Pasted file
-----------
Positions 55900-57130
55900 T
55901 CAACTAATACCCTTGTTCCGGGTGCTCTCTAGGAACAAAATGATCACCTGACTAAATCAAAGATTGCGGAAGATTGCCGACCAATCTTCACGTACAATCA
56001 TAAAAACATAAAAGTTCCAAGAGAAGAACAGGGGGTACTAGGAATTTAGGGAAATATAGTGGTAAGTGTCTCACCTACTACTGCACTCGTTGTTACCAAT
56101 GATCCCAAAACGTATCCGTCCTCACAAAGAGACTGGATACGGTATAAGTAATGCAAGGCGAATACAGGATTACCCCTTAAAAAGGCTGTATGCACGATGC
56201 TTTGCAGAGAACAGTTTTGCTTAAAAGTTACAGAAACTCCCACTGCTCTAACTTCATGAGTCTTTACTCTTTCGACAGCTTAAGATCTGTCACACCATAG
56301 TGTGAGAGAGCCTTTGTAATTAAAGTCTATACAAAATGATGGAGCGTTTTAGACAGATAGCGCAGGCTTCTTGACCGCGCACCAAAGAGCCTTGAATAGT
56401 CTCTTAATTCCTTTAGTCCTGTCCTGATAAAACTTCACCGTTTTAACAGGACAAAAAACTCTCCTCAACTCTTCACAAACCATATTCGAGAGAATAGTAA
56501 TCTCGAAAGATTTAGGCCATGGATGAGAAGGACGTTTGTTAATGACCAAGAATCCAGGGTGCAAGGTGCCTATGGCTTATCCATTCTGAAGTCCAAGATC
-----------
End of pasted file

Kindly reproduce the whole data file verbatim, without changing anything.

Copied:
Positions 55900-57130
55900 T
55901 CAACTAATACCCTTGTTCCGGGTGCTCTCTAGGAACAAAATGATCACCTGACTAAATCAAAGATTGCGGAAGATTGCCGACCAATCTTCACGTACAATCA
56001 TAAAAACATAAAAGTTCCAAGAGAAGAACAGGGGGTACTAGGAATTTAGGGAAATATAGTGGTAAGTGTCTCACCTACTACTGCACTCGTTGTTACCAAT
56101 GATCCCAAAACGTATCCGTCCTCACAAAGAGACTGGATACGGTATAAGTAATGCAAGGCGAATACAGGATTACCCCTTAAAAAGGCTGTATGCACGATGC
56201 TTTGCAGAGAACAGTTTTGCTTAAAAGTTACAGAAACTCCCACTGCTCTAACTTCATGAGTCTTTACTCTTTCGACAGCTTAAGATCTGTCACACCATAG
56301 TGTGAGAGAGCCTTTGTAATTAAAGTCTATACAAAATGATGGAGCGTTTTAGACAGATAGCGCAGGCTTCTTGACCGCGCACCAAAGAGCCTTGAATAGT
56401 CTCTTAATTCCTTTAGTCCTGTCCTGATAAAACTTCACCGTTTTAACAGGACAAAAAACTCTCCTCAACTCTTCACAAACCATATTCGAGAGAATAGTAA
56501 TCTCGAAAGATTTAGGCCATGGATGAGAAGGACGTTTGTTAATGACCAAGAATCCAGGGTGCAAGGTGCCTATGGCTTATCCATTCTGAAGTCCAAGATC